Next to icy waters of the Parvati River bubble the hot sulphur springs at Manikaran, a famous destination for both Sikh and Hindu pilgrims. It is also popular among those with a streak for the wild for the region abounds with trekking areas and streams, which are an angler’s delight.
Only 45 kms from Kullu, on the right bank of Parvati River (a tributary of Beas River) is Manikaran. The valley, the place and the setting hold such charm that it even attracted Guru Nanak, the first Sikh guru, to spend some time here. A gurudwara has been built to commemorate his visit to the place. Sikh pilgrims in the footsteps of their great founder come here to live the environment in which Guru Nanak meditated.
A gurudwara and a temple in close proximity of each other exist in perfect harmony here.
Folk tales in the area tell that goddess Parvati the consort of Lord Shiva used to bathe in the river. One day while she was bathing the serpent god of the underworld Naga made of with her ear rings. This infuriated Lord Shiva who threatened the serpent. It is said that Naga snorted angrily and the jewels came out from under the earth. Hot waters followed the vents from where the earrings came out and still do.
The water from the steaming springs here is therapeutic and known for its healing properties. The temperature of the water is so hot that rice tied in a muslin cloth and dipped in can be cooked. The place derives it name from the jewels and the river from the goddess herself.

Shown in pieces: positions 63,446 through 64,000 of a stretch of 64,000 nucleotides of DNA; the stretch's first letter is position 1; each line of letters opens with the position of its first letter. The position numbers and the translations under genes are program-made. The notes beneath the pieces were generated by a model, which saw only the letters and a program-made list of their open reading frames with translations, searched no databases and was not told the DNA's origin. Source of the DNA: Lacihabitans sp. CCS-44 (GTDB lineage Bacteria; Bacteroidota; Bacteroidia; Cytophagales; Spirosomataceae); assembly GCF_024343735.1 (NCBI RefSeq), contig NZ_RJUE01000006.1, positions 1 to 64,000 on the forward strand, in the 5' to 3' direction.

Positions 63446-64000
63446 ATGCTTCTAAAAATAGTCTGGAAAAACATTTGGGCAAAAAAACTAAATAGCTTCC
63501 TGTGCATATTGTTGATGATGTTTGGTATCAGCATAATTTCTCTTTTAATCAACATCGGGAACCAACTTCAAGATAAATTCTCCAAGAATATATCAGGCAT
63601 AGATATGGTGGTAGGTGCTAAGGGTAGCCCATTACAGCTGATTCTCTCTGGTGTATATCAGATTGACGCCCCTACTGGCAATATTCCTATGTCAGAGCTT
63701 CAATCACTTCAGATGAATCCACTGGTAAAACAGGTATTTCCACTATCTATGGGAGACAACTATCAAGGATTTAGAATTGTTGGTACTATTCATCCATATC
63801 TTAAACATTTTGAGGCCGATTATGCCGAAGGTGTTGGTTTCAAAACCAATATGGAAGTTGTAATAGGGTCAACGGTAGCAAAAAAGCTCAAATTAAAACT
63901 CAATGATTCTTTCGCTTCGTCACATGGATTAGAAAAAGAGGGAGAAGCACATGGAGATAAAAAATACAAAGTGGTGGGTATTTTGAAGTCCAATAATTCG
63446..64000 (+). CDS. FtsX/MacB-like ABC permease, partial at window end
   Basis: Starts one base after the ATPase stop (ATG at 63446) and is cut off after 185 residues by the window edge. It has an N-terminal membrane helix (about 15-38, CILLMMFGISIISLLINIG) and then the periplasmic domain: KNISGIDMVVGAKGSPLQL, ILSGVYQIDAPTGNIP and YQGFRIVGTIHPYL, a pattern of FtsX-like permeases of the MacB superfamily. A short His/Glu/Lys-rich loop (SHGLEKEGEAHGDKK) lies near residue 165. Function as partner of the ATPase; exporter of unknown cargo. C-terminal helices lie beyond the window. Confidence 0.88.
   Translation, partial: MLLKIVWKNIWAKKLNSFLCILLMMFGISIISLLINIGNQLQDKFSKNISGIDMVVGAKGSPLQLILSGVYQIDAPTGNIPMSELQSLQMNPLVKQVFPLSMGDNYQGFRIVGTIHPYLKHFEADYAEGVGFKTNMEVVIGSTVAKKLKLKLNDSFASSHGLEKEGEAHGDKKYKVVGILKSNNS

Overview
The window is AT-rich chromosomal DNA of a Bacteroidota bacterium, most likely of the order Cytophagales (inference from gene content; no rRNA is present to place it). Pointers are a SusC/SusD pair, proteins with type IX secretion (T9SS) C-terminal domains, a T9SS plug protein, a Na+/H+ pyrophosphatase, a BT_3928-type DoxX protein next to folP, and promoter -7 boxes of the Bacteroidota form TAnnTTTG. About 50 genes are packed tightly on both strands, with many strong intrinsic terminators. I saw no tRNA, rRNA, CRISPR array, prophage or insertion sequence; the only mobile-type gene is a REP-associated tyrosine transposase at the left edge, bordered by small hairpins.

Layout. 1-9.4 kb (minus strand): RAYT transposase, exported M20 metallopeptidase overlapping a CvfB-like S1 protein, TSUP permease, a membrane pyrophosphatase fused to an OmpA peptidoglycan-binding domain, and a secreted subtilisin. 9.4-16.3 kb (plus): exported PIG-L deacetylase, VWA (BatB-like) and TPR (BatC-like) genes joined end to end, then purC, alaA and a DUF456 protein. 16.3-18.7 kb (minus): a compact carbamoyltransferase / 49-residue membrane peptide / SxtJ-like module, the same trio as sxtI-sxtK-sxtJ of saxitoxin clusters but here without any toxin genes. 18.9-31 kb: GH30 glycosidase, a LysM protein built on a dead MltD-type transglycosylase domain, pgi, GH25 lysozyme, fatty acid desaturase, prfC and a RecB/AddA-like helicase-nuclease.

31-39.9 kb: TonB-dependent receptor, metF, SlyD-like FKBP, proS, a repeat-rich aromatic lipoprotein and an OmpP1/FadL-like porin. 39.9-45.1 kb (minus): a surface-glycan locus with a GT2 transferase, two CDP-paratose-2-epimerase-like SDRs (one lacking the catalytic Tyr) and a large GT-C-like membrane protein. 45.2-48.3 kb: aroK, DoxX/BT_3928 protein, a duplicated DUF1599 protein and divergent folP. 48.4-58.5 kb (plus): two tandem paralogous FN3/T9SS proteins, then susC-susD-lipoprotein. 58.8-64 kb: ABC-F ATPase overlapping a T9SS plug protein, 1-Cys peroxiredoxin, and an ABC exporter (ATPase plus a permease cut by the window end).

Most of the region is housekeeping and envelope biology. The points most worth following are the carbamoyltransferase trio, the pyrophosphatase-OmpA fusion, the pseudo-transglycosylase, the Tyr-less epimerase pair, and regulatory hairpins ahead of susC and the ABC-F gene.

Life here moves at a gentle pace with Himachali’s leading a simple life, tending to their orchards, fields and flocks. Keeping alive their rich art and culture they remain immersed in annual rounds of fairs and festivals, full of music, song and dance. For the visitor there are superb locations for relaxing and sigh seeing.
The region is surrounded with snowcapped peaks and glaciers, and it has remained popular with adventure seekers and trekkers. There are many interesting trekking routes with wonderful scenery starting from here which lead to the Dhauladhar and the Inner Himalayan ranges. One of the most popular routes is the one to the source of River Parvati itself and it further goes over the Pin Parvati Pass into the arid Pin valley of the Spiti region. Another interesting route takes you into the archaic Malana village and ends at Naggar in the main Kullu valley. In-between one has to traverse three high altitude passes along the way.
Trout is one of the finest fresh cold water fish in the world. Introduced by the British into the streams of Himachal the water around Manikaran is an angler’s delight. The tributary Parvati joins the main river of the area Beas on the left bank at Bhunter. The entire 35 km stretch from Bhunter to Manikaran has pools of trout but at places they are inaccessible and dangerous and should be avoided. However, Kasol, Shat and Jari are good fishing spots providing rewarding catches.
The highway Bilaspur-Mandi to Kullu-Manali gets you to Bhunter, which is 10 kms short of Kullu town. Bhunter also has the only airport, big enough for small aircraft, to the entire valley. A road diverging of at Bhunter which crosses the Beas River take you into the Parvati valley. Manikaran is only 35 km away from Bhunter. Himachal tourism runs Hotel Parvati at Manikaran and there are other accommodations available here. Taxis for Kullu-Bhunter or elsewhere are readily available from Manikaran.